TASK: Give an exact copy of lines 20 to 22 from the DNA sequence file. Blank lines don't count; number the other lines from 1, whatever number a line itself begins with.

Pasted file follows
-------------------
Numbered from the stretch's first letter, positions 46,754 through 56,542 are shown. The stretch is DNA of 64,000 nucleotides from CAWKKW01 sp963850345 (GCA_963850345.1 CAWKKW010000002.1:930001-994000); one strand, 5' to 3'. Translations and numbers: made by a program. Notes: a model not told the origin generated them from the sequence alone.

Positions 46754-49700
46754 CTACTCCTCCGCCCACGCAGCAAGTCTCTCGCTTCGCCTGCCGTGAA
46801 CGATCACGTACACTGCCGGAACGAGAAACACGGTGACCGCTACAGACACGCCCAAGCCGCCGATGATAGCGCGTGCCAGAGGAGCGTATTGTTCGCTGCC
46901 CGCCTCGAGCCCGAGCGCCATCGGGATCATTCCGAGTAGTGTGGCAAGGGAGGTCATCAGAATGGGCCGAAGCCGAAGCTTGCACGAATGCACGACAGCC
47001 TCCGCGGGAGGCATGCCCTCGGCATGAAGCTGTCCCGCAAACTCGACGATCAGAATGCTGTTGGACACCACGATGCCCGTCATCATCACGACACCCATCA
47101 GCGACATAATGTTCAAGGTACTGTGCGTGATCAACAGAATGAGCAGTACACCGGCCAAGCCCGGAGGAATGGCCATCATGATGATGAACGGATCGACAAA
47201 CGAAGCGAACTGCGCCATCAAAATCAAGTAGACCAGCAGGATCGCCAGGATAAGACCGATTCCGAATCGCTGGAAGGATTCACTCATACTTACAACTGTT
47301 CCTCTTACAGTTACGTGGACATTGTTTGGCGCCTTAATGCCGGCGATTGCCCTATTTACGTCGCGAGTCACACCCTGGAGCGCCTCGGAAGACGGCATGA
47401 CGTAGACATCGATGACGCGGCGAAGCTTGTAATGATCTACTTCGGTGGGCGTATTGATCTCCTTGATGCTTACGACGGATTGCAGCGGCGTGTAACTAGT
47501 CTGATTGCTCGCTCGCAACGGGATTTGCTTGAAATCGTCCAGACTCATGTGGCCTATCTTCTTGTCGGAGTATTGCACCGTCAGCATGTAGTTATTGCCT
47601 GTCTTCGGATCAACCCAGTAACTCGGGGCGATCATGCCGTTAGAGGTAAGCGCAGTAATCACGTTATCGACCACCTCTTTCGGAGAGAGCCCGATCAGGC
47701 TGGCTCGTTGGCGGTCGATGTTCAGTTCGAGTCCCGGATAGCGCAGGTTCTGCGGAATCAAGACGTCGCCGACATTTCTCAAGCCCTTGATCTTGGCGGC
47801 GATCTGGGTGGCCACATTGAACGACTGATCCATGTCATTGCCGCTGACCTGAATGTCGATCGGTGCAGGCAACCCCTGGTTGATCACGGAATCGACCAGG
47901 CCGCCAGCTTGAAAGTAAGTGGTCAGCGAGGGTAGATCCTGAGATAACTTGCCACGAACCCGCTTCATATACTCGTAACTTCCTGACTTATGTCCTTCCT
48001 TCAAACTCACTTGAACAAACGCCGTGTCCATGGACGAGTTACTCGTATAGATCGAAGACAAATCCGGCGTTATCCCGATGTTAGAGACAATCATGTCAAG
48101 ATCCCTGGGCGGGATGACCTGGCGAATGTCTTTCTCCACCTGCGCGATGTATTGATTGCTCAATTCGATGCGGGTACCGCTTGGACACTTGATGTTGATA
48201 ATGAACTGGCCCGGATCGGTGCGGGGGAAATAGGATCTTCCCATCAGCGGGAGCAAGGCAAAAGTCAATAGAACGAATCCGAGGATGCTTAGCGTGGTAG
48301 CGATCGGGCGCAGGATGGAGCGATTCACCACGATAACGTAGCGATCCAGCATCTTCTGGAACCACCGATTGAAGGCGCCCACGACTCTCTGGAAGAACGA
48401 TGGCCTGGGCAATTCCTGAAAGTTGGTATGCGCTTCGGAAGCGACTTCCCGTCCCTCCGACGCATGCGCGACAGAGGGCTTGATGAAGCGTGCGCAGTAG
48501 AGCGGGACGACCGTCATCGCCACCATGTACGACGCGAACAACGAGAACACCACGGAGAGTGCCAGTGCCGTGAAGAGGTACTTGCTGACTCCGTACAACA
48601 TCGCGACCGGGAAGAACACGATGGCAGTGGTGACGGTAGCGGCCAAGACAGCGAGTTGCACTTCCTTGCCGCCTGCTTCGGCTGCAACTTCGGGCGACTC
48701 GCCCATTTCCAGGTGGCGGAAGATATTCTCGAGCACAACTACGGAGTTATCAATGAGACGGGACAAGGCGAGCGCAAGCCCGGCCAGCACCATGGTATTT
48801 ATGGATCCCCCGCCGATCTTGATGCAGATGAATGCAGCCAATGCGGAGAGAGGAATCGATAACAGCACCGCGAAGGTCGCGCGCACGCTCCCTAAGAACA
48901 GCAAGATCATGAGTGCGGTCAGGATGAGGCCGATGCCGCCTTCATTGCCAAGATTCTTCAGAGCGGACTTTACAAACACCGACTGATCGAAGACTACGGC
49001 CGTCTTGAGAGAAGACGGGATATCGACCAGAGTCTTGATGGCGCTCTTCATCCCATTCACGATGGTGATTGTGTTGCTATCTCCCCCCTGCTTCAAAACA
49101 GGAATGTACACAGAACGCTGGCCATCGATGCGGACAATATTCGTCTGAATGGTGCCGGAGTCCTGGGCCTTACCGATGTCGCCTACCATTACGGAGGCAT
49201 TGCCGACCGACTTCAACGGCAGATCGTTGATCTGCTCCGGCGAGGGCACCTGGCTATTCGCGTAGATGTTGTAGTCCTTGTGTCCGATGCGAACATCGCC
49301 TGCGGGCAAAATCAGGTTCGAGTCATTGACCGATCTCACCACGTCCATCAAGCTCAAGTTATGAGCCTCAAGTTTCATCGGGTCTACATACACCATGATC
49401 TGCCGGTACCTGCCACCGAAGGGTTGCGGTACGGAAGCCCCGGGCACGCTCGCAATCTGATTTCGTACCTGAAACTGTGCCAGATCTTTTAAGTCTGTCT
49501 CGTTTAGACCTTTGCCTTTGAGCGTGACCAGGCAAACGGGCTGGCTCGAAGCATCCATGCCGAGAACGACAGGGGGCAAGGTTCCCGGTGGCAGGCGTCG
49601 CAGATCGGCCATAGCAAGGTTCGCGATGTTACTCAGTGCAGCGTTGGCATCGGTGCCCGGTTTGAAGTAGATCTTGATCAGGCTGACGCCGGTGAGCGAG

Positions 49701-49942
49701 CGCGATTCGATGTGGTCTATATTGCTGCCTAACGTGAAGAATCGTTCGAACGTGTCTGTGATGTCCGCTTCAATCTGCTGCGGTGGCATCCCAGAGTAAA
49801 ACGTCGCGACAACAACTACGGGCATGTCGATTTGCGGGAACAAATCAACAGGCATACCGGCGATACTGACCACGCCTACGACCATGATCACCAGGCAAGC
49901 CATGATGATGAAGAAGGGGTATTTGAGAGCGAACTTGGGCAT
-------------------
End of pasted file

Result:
48401 TGGCCTGGGCAATTCCTGAAAGTTGGTATGCGCTTCGGAAGCGACTTCCCGTCCCTCCGACGCATGCGCGACAGAGGGCTTGATGAAGCGTGCGCAGTAG
48501 AGCGGGACGACCGTCATCGCCACCATGTACGACGCGAACAACGAGAACACCACGGAGAGTGCCAGTGCCGTGAAGAGGTACTTGCTGACTCCGTACAACA
48601 TCGCGACCGGGAAGAACACGATGGCAGTGGTGACGGTAGCGGCCAAGACAGCGAGTTGCACTTCCTTGCCGCCTGCTTCGGCTGCAACTTCGGGCGACTC